My 17-year-old daughter was murdered, in a murder-for-hire scheme because someone thought she set up a drug robbery.  The killer was paid in marijuana because the killer had a fix.   He needed his weed.   The person robbed testified that the killer was paid in $400 cash and $200 of marijuana.

Testimony indicated that my daughter did not rob anyone.

(The murder took place in 2005; the murderer is up for parole next year.) 

We wonder why marijuana legalization advocates say: “Legalize to free police for more serious crimes.”    Note the following:                                             *Since marijuana was legalized in Colorado, prosecutors have noticed an increase in murders motivated by marijuana.                                                      *Humboldt County, California, principle pot-growing region of the USA, has a murder rate that far exceeds national averages.                                              *On the first day of legalization in Washington state in 2012, two people were murdered when they tried to steal a marijuana grow.                               *More recently, the murder of 8 family members in southern Ohio revealing a marijuana growing business.   

Child Abuse, Exploitation in California’s Marijuana Country

The Emerald Triangle can’t hide behind its secrets after a report of widespread abuse, sexual exploitation and worker exploitation was published last week by Reveal News. There’s both worker and sexual exploitation.  Cosmopolitan Magazine published another version of the story.  Here are some of the most hideous incidents affecting children and teens.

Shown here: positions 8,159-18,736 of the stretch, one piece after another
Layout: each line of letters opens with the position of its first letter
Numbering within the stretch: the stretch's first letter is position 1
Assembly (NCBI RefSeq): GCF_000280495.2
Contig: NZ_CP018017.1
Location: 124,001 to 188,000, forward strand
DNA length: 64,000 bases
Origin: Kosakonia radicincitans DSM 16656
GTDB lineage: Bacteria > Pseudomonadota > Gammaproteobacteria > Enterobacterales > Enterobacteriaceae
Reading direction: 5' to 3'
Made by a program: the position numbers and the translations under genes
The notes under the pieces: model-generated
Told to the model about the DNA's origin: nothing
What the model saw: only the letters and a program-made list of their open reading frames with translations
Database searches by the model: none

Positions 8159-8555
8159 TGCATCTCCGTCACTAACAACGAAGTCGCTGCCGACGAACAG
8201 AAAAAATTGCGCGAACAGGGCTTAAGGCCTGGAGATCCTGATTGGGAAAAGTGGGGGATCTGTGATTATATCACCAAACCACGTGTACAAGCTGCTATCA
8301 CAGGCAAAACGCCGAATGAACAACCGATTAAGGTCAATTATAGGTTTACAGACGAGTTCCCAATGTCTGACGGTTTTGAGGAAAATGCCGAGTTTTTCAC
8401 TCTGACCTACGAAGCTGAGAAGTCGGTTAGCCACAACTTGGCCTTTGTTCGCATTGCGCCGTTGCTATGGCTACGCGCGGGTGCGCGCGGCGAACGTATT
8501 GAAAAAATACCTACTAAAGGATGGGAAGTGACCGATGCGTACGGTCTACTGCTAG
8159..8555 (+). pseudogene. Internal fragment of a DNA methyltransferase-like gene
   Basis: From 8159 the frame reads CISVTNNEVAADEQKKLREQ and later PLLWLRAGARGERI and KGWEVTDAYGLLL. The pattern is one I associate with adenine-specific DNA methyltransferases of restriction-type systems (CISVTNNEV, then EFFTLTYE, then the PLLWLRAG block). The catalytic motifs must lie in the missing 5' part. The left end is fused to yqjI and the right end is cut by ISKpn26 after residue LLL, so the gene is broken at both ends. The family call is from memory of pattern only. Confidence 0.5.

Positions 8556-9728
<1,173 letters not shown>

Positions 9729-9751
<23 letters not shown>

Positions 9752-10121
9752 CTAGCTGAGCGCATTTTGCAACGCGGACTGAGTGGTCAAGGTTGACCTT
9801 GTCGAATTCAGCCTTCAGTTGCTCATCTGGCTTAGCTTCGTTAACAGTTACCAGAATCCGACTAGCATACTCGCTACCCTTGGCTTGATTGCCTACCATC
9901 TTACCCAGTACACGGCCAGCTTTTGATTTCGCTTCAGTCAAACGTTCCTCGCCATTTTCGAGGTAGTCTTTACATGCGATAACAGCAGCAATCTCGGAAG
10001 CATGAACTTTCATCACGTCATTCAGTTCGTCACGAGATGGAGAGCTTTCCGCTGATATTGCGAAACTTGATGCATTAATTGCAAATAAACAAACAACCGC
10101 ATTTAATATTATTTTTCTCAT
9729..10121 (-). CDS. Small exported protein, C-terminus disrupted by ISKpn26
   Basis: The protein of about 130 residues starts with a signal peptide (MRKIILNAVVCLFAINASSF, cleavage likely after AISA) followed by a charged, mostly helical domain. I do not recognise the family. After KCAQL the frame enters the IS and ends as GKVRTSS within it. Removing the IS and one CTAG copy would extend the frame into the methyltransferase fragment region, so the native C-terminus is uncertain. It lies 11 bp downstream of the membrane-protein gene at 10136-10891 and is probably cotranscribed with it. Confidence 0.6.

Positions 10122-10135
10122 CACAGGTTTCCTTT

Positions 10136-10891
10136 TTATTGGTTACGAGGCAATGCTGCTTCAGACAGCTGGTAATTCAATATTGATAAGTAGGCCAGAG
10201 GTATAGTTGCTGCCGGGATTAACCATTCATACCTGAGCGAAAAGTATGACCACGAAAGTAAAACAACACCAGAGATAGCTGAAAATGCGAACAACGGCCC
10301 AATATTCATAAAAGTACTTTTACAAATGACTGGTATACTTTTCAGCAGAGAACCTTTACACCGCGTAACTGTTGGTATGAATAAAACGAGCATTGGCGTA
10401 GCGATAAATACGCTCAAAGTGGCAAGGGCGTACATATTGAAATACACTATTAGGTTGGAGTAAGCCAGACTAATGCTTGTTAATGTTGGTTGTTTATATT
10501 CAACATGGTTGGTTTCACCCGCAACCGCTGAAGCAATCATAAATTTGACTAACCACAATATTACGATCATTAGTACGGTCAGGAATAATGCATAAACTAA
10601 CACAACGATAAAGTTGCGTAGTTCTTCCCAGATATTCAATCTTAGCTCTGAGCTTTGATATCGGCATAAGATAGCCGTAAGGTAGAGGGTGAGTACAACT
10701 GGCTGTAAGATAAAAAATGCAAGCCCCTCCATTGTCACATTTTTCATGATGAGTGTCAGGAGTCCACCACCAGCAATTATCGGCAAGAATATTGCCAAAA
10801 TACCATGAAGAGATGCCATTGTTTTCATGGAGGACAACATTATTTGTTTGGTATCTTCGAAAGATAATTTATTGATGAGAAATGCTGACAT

• A  girl from Humboldt County started  working for a local grower at 12.  He gave her methamphetamine to speed up her work as a trimmer,  and passed her around to pay off debts.   She ran away to a homeless shelter and found that pimps were using it for a hunting ground.
  • Two other teens in that same homeless shelter report having been trafficked for sex.   Both local and out-of-town teens may be involved.
  • They give girls weed, alcohol and food in exchange for trimming. Sex is also expected to go with it.
  • A 15-year-old  runaway from southern California,  was kept inside a box and forced to have sex with the two growers from Lake County, near Humboldt County,  who had found her.

    Federal prosecutors said they directed her to trim marijuana and have sex with them, sometimes while chained to a metal rack.   For several few days, she was kept inside a box.

    The men also shocked the girl with a cattle prod and told her she would be shot by neighbors if she attempted to leave, an employee later told police.  The men were initially charged with human trafficking.  When federal authorities took over, the trafficking charges were dropped. The men are expected to plead guilty to lesser charges of employing a minor and illegal marijuana cultivation.    (The Cosmopolitan article has more information about this incident.)